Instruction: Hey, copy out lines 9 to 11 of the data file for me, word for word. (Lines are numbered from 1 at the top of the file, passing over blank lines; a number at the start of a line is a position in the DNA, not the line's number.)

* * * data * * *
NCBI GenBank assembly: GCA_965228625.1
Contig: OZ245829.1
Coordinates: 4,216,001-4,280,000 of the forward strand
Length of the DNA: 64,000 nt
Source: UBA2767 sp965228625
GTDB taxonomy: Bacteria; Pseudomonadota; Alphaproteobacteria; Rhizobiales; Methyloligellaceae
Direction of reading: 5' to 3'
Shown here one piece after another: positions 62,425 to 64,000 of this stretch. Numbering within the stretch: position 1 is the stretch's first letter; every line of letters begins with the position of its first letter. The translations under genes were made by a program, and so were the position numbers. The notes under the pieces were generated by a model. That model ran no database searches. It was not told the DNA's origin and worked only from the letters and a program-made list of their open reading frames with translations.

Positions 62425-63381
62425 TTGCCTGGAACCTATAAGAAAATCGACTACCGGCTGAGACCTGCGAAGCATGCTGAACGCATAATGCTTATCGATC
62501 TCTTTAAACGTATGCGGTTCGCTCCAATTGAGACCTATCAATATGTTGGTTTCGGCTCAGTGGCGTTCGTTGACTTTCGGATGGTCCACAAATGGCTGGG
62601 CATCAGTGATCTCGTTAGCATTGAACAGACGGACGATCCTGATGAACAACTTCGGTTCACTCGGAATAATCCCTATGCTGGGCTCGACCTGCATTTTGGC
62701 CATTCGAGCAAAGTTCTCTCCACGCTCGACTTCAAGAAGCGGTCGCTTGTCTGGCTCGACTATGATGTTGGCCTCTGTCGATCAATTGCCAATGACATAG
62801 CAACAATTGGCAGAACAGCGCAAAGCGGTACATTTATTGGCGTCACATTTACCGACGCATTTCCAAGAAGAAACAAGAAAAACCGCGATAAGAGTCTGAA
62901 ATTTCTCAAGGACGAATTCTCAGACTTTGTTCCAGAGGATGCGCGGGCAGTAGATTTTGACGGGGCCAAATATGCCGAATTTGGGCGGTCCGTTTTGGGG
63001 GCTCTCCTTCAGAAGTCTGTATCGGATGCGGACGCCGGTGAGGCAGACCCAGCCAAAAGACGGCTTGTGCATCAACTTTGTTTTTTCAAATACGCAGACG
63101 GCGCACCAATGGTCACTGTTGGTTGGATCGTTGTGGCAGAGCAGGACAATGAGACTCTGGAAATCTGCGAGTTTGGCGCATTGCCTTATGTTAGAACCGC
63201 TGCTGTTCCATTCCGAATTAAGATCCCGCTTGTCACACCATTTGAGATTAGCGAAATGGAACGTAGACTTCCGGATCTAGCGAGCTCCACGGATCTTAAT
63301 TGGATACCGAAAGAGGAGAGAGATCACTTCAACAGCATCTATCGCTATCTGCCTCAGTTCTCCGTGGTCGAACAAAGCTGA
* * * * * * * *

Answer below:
Positions 62425-63381
62425 TTGCCTGGAACCTATAAGAAAATCGACTACCGGCTGAGACCTGCGAAGCATGCTGAACGCATAATGCTTATCGATC
62501 TCTTTAAACGTATGCGGTTCGCTCCAATTGAGACCTATCAATATGTTGGTTTCGGCTCAGTGGCGTTCGTTGACTTTCGGATGGTCCACAAATGGCTGGG